On the way to the pet store Heide talked to me. She seemed happy to have someone to talk to. She told me she belonged to a rat and mouse club. They had a web site and fairly regular meetings she used to go to with Tiny. She said now that she had Fred she might go back. Without a pencil lead or computer, I could only listen, sitting on the dashboard watching the city go by at speeds I couldn't begin to hope for on my own. It made me wish I had a mouse sized car.
She told me about the members of the club, and how the club was world wide. She was talking about thousands of kind humans. Amazing. I couldn't wait to get home and tell my master what I'd found. I'd be famous in my own right then. My pilgrimage wasn't turning out so bad. I figured I'd already been gone three weeks or so. Hard to tell. I wondered what was happening back home. I missed everyone.
Then we stopped.
"Pet store," she said. "None of the pet stores around here are very good. I try to avoid shopping at them. I hate how they treat their mice." She opened the door and carried me to the sidewalk. "I'll wait here," she said.
I nodded and hobbled to the door. I squirmed under it with ease. The cast was most problematic. I had to squish it down, which hurt like crazy. I felt sticky, hot liquid squirt out of my leg and soak the cast. It smelled bad. That odor would attract predators from everywhere. It screamed "Sick mouse! Free food!" I would have to take care of that, and keep my nose alert for trouble.
It took me hours to search the store and find the mice. Once I did, it required a climb up to some bookshelves. It took me another two hours to accomplish it. The entire time, my leg felt like it was on fire. The pain ran from my toes to my back. My belly felt weird. It felt much worse when I got to the mice.
There was a ten gallon aquarium, crammed full of mice. There must have been fifty of them in there. Their food was soiled, their water was dirty. The males were fighting and many of them were wounded. Some were dead, half buried in the moldy bedding. But it wasn't that which held my attention.
It was the two ridiculously small cages next to the ten gallon tank. They must have been no bigger than eight inches long, by four high, and five wide. Not even enough space for a mouse to stand up! And within were not one but two mothers. With children. Two in each cage, with over twenty babies. The bedding was filthy. The water was a tube crammed into the bars of the lid, and the food was strewn everywhere. It was a nightmare. My master had told me things were worse than I knew, but to see it was heartbreaking. Those mice had nowhere to go! They didn't even have room to stretch. My eyes welled up with tears.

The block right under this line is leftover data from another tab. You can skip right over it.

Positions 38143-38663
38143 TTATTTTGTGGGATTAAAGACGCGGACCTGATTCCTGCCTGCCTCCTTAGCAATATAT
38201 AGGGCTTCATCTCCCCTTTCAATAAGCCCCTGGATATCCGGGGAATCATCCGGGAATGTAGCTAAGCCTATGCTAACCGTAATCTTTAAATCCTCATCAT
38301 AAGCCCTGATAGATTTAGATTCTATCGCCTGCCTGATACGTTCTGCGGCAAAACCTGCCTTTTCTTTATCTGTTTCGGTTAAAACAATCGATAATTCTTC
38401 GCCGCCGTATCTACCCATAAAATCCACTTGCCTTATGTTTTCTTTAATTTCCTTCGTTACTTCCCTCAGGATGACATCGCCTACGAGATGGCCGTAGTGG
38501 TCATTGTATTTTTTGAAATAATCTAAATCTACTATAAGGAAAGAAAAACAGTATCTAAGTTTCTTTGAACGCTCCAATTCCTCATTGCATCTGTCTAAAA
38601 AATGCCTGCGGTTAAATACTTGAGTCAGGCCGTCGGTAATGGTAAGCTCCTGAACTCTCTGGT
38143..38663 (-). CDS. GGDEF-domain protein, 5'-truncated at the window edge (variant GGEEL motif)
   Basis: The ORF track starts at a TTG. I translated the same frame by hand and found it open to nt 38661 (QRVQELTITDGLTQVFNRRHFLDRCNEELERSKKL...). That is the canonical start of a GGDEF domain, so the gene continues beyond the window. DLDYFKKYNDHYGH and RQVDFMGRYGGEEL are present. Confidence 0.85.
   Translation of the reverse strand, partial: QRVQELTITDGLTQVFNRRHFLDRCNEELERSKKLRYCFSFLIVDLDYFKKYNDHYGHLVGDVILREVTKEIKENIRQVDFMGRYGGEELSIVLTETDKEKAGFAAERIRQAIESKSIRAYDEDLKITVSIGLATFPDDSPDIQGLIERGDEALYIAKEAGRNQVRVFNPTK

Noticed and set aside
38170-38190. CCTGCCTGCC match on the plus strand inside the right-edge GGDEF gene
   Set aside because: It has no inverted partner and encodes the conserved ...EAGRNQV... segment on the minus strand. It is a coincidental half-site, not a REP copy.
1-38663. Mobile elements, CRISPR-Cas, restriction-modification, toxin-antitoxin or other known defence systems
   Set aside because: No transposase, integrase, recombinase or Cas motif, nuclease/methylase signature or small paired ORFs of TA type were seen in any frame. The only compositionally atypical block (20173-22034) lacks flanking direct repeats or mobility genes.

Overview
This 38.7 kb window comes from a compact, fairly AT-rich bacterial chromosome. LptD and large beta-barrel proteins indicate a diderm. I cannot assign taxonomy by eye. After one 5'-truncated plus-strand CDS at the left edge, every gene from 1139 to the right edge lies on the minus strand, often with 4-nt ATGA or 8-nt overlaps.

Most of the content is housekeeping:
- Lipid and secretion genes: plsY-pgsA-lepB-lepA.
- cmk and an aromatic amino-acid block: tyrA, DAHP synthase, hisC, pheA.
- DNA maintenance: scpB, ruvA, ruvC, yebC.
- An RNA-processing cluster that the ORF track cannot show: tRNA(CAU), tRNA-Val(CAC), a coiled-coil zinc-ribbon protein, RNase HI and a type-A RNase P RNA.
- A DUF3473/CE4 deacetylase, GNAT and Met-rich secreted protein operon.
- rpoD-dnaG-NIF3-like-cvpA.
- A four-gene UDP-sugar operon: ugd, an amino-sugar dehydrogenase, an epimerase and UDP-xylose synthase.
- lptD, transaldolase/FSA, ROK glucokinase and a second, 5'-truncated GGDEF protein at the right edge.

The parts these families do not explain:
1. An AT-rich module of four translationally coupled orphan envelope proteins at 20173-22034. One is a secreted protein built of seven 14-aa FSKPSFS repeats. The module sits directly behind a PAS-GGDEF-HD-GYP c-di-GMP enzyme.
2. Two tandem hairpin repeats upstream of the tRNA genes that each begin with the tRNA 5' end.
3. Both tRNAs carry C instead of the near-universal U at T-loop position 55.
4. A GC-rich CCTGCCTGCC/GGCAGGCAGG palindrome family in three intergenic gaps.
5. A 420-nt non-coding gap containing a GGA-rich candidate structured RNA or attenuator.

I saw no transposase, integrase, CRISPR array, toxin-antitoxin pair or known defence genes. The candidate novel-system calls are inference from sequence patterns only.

"How long have you been here?" I asked one of the mothers.
"Where?" she asked, looking fatigued, her fur messy, her energy spent.
"In...in that cage?" I said.
"As long as I can remember," she said. "I was born in it."
I put my hands over my mouth. Wrongness!
I leapt up on the thick wires and struggled with all my might. I could not bend them. There was no release mechanism. No loose lid, no way to rescue them. The cage was sealed tight. The metal top had to come off somehow, but I saw that it was clamped solidly onto the cage sides. It was going nowhere. I was powerless to help these poor mothers. Frustrated, I hopped about, squeaking.
"You'd better get back in the cage," the mother mouse said with weariness. "They punish the ones they find escaped."
"I didn't come from that other cage," I said. "I came from outside."
"What's outside?" she said. I gritted my teeth - this was so hard!
"Freedom. Space to move around. Clean food. Fresh water."
She sighed and squinted. "Oh, I'd give anything to be in that big cage over there," she nodded toward the ten gallon aquarium next to her with the fifty mice in it. I gaped. "They have so much room. And so many friends. Maybe someone would help me take care of my babies."
She hadn't even heard me. She was lost in her enslaved world. To her, the hell next door was heaven. I shook my head. "What happens here?" I said.